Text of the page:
When your parents name you April, and your birthday is smack in the middle of this luscious month, you just can’t help but be an optimist. I have always been more Dylan Thomas than T.S. Eliot. My whole childhood, when teachers turned the classroom calendars to “my” month, my heart would swell like the crab apple blossoms tapping on the windows of Green Mountain Elementary. Of course, I knew all those Aprils on bulletin boards weren’t about me, but as someone who loved school, and all the celebrations at the end of the academic year, I felt lucky to be blowing out birthday candles in a month that celebrates everything I love: thawing dirt, earthworms, the first flowers, and the launch of academic awards season. I am, in short, a spring sap.
As a kid, I loved playing school, and I’d bet my first cup of morning coffee that lots of you did, too. Picture 5-year-old me, with unraveling brown braids, self-importantly sitting at my pretend teacher’s desk, swathed in one of my mom’s full-skirted cast-offs from the dress-up hamper. I’d pretend to grade papers, using a Brick Red Crayola to mark X’s on scratch paper — imagining the power of grown-ups to say when kids are wrong, wrong, wrong!
Now that I am a teacher, I know how wrong I was. I know comments on papers are really about bringing out what students are doing right. This time of year, that work feels so heavy with promise … and worry. Finals week looms, and students are exhausted and slap-happy, under-slept and raw. In advising meetings, when they sit in my cluttered university office, I ask them, gently, about the classes they plan to take next. Even a neutral question feels loaded. I sit with my notes open, and ask, “Are you thinking of Biology or Chemistry for your science lab requirement?” or “Do you know what minor you’d like to declare?” And sometimes tears actually squirt out of students’ eyes — cartoon-like — and they wail some version of “I don’t know!” As if I’ve just asked them: “Who ARE you? What are you going to DO with your life?” I get it. It’s the season of vulnerability, of just-unfurling.
I got to usher in springtime early, a few weeks ago, with my first trip to Portland, Oregon, for a conference. It rained or poured during most of my visit, but I still walked the streets, my eyes hungry to devour early spring — green on green on green as only Portland can pull off — bright moss on every surface, and rosemary bushes as tall as I am, brushing my shoulders as I walked by, their aromatic needles punctuated by clusters of tiny purple blossoms. That infusion of green helped me endure the wait back home in Indiana … and this week, finally, the pointillist pinks and whites of the flowering fruit trees appeared, a lacy haze of color to accompany baby green leaves, and the first pops of dandelions.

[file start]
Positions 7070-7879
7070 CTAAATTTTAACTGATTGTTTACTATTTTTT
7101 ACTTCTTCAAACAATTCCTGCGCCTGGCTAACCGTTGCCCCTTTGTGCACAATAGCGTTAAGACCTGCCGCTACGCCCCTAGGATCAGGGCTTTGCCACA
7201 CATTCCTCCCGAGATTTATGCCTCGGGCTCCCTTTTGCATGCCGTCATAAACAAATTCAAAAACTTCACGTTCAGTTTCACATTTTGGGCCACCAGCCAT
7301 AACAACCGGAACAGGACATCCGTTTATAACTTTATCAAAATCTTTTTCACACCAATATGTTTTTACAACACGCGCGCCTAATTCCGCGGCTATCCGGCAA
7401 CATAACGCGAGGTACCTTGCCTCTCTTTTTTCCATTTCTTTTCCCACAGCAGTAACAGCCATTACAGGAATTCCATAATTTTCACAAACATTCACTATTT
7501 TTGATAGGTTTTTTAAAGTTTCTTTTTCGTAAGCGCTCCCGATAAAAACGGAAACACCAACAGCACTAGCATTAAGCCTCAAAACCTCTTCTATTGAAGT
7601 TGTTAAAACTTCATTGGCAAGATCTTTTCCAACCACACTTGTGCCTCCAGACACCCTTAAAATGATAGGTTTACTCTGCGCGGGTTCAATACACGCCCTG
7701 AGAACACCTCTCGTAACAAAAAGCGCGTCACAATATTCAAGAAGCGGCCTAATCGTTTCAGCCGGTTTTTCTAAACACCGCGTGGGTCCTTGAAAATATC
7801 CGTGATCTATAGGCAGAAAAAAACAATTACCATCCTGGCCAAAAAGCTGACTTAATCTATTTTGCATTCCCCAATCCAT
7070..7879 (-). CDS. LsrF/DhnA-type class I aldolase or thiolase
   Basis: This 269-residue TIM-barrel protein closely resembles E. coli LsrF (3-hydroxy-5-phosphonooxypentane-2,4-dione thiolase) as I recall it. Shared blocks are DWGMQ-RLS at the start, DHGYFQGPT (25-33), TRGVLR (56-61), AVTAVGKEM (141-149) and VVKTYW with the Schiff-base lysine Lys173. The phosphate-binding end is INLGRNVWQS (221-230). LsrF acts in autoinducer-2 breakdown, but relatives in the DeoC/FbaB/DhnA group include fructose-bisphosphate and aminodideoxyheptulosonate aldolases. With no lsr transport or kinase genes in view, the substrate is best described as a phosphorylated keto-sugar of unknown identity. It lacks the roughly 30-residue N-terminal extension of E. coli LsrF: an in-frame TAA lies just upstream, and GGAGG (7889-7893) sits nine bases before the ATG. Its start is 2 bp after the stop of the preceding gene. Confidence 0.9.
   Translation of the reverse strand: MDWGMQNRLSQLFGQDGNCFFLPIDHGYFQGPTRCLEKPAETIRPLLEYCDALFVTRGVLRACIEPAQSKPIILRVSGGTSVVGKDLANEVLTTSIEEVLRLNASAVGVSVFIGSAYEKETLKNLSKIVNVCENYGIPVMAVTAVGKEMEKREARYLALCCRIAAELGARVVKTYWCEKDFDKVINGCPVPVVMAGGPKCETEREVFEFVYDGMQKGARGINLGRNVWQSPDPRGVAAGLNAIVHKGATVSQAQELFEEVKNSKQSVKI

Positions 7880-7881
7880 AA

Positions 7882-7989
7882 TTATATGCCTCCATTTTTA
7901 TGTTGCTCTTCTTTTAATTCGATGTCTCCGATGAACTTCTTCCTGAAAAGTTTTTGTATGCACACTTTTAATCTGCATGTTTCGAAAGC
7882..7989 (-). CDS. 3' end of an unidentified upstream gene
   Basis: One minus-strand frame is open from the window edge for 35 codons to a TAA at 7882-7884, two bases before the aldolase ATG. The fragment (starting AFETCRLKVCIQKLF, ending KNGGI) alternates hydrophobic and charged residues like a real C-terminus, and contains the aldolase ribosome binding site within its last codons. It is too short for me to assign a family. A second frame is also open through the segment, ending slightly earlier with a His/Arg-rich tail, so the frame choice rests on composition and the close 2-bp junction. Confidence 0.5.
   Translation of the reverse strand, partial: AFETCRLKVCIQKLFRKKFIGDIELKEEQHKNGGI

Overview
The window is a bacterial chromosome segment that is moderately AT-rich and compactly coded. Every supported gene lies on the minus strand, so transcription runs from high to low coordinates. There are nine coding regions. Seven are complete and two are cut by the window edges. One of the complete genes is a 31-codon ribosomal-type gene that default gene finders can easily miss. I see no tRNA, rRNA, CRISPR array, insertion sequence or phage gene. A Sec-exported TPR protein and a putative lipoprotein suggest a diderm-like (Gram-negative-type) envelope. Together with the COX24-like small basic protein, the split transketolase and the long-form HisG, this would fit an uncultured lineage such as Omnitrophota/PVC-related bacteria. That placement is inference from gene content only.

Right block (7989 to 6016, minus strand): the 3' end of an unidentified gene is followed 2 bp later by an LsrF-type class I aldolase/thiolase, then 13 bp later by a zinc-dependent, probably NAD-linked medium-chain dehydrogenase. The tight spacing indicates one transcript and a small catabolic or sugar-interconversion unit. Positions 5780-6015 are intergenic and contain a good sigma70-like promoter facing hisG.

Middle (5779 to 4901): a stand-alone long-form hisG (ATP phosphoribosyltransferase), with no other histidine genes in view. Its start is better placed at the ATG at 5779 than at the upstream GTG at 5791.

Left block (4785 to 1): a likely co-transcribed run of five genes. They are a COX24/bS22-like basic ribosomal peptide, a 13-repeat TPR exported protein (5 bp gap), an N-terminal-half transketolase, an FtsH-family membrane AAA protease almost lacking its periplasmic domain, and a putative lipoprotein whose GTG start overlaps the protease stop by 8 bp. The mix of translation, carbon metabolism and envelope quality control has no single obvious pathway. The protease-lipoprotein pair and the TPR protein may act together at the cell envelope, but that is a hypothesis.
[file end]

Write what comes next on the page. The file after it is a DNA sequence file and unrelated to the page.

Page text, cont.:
Walking to and from campus each day, my cells seem to expand amidst all this foaming beauty. It’s the objective correlative of my swelling pride in our students as they pull toward the end of the school year, about to receive awards, certificates, or just the relief of completing All The Things … or making their best attempt. And all I want to do is cheer them on.
Our grown-up children have turned us onto the hilarious podcast by the three McElroy brothers,“My Brother, My Brother, and Me.” (A word of warning: “This show is not for babies,” as they say.) In one episode, they launch a wacky theory that cars need more than one kind of horn … not just a critical horn, the “danger” horn, but also a “good job” horn. Here’s how they put it:
"Third horn, though, third horn is the 'Great job!' horn."
"And you do this if somebody does like a dope break and like stops from hitting the car in front of them, which like slammed on their breaks and you'd be like, 'Oooh, man that was a close one, GREAT JOB!' And you just hit them up with that and they say, 'Oh, thank you.'"
This time of year, I just want to walk around beeping that horn. Great job, you tired, yet triumphant, students! Great job, magnolias! Great job, perfumed and vibrant hyacinths clustering by doorways, and great job organizers of the upcoming March for Science! Great job, potted pansies, just-opening tulips, and great job Michiana PlayMakers, whose all-female production of Vindication, about the life of Mary Wollstonecraft, launches its run tonight at LangLab in South Bend. Great job heirloom lettuces, popping up on the sunny south side of our house, and great job this week, full “pink” moon, filling us with light, animating a world, inside and out, so full of bloom.